The finalists were whittled down from nearly 100 applications.

SHANGHAI — Sixteen designers were announced as finalists for the inaugural Yu Prize, a competition to nurture emerging Chinese fashion talent that grants the winner a cash prize of 1 million renminbi or $155,000.

At-one-ment, Chen Peng, Danshan, Donsee10, 8on8, Garçon by Gçogcn, Oude Waag, Ming Ma, Redemptive, Shie Lyu, Shushu/Tong, Shuting Qiu, Susan Fang, Yueqi Qi, Windowsen, ZI II CII EN made the penultimate cut out of nearly 100 applications. The winner will be announced in April during Shanghai Fashion Week.

Yu, best known as the fashion investor behind ventures including Mary Katrantzou, ASAP 54 and Cefinn and more recently as the founder of luxury beauty line, Yumee, launched the award last October.

“I really want to discover the fashion icon of tomorrow,” said Yu, who shared that the judging committee had to sift through nearly 1,000 pages of PowerPoint. “So I think creativity and originality are important, but also to have a balance between business and creativity in that I could see the link, the vision, that the designer has for the brand. I want to discover the Alexander McQueen of tomorrow or the John Galliano of tomorrow.”

She added, “We were really glad because they are the best of the best of the younger generation designers. Some of them are quite established like Ming Ma, Shuting Qiu, Susan Fang and Wanbing Huang but they are still passionate about applying to our award.”

The 16 finalists

Work of the 16 finalists for the Yu Prize.  Courtesy Photo

In addition to the prize money, the winner will receive a number of benefits. It includes a showcase at Sphere Showroom at Paris Fashion Week and a celebratory event cohosted by the Fédération de la Haute Couture et de la Mode and Wendy Yu, a  showcase at Shanghai Fashion Week, mentoring for 12 months by international industry experts, with a special focus on sustainability, business incubation at Yu Holdings, and retailing at Harrods.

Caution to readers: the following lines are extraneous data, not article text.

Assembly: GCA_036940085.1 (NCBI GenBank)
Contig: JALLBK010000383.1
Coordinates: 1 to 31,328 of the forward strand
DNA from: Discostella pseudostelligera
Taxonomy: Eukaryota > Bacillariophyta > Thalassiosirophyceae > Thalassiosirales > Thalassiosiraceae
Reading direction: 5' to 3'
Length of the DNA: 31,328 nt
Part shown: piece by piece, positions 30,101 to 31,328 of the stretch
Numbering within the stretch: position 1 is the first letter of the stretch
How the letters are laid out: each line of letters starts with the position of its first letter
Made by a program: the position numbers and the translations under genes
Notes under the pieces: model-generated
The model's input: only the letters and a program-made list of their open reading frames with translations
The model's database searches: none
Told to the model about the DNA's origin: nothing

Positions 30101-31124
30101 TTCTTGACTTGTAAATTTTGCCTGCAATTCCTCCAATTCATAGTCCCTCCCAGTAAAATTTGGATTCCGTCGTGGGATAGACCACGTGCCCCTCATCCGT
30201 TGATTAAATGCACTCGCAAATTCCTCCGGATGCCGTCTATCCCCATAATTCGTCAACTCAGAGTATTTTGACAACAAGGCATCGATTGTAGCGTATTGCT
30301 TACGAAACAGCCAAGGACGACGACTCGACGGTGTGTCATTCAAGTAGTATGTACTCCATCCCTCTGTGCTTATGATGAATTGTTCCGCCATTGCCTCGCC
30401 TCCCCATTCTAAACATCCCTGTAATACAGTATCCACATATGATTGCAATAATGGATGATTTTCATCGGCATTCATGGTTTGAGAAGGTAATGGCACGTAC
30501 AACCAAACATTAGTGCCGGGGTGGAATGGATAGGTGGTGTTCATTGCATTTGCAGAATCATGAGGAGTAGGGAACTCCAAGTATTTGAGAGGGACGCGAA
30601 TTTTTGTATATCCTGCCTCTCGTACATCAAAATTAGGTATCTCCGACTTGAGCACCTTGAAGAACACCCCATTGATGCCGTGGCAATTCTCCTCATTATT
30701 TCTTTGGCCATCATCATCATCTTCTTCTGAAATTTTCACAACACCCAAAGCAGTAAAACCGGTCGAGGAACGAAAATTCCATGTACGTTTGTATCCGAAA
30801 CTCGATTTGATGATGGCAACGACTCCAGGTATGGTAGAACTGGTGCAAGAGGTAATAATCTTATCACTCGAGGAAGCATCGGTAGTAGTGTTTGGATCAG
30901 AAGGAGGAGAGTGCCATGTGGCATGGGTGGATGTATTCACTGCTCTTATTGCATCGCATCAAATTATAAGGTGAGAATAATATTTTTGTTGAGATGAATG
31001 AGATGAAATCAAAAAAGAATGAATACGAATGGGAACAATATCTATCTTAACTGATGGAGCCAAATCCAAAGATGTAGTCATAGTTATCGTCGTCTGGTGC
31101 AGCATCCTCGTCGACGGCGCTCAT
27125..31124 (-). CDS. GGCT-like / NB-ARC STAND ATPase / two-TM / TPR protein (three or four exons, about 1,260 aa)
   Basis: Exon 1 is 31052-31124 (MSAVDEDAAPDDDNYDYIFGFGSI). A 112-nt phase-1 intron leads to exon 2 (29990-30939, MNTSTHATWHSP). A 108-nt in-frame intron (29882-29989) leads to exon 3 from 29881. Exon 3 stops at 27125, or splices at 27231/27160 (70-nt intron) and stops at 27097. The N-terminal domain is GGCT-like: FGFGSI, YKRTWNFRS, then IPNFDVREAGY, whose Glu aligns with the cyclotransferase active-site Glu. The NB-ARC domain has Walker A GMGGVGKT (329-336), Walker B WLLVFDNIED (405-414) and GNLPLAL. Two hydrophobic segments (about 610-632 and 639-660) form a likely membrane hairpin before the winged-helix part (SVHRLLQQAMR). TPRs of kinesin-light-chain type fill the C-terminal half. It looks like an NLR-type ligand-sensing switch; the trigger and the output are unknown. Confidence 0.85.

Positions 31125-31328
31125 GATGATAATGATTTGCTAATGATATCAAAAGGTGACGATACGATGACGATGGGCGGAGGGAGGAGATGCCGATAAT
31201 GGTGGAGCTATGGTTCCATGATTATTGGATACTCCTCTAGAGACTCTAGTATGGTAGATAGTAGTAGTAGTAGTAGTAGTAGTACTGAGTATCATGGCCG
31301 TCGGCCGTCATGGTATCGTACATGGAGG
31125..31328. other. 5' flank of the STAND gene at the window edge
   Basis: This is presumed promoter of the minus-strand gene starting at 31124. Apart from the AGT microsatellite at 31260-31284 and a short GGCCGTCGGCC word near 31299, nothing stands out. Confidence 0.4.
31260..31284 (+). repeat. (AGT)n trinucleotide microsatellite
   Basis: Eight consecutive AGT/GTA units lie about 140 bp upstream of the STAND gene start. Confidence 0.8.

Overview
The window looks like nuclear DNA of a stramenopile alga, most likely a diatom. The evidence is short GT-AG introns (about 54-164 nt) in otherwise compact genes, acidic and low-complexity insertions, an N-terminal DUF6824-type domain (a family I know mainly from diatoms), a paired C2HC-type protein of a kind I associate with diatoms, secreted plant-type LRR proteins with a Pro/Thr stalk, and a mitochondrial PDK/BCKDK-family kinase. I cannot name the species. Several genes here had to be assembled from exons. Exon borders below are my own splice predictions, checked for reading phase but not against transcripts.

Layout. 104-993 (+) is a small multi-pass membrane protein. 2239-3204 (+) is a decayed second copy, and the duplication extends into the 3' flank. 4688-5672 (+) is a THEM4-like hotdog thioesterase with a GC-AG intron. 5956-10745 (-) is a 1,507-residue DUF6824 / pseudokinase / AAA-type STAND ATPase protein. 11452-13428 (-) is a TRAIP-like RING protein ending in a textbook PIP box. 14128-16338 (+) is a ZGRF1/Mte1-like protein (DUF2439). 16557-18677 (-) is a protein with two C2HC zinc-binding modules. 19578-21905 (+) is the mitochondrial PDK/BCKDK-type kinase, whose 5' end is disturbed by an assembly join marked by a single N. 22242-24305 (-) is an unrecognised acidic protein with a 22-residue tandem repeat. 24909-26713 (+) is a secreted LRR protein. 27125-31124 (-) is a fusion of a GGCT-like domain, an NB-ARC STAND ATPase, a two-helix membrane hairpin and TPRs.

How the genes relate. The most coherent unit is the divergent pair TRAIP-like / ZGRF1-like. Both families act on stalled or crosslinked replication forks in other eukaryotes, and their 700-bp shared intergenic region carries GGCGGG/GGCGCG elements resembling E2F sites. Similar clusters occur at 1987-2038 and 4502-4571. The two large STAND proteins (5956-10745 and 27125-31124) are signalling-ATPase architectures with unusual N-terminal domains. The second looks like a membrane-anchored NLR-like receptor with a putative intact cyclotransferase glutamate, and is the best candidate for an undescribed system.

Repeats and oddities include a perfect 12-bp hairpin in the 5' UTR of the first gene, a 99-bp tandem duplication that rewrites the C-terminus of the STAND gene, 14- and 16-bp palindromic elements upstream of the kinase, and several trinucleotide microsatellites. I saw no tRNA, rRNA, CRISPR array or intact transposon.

The vetting process was conducted by Yu Holdings, in conjunction with the Yu Prize committee including Madame Lu, the vice secretary general of Shanghai Fashion Week, Pascal Morand, the executive president of the Fédération de la Haute Couture et de la Mode, and Sara Maino, deputy director of Vogue Italia and head of Vogue Talents, and Michael Ward, managing director of Harrods.

“The quality of the shortlist for this year’s Yu Prize was incredibly high, with the designers each showing creativity in abundance,” Ward said. “As well as evaluating the semifinalists originality and innovation, we specifically looked for designers who showed consideration for the commercials behind their business, as well as a real understanding of their customer. We have seen a seismic shift toward incorporating sustainability in to fashion and design throughout China recently, and this was also something we looked for throughout the judging process.”

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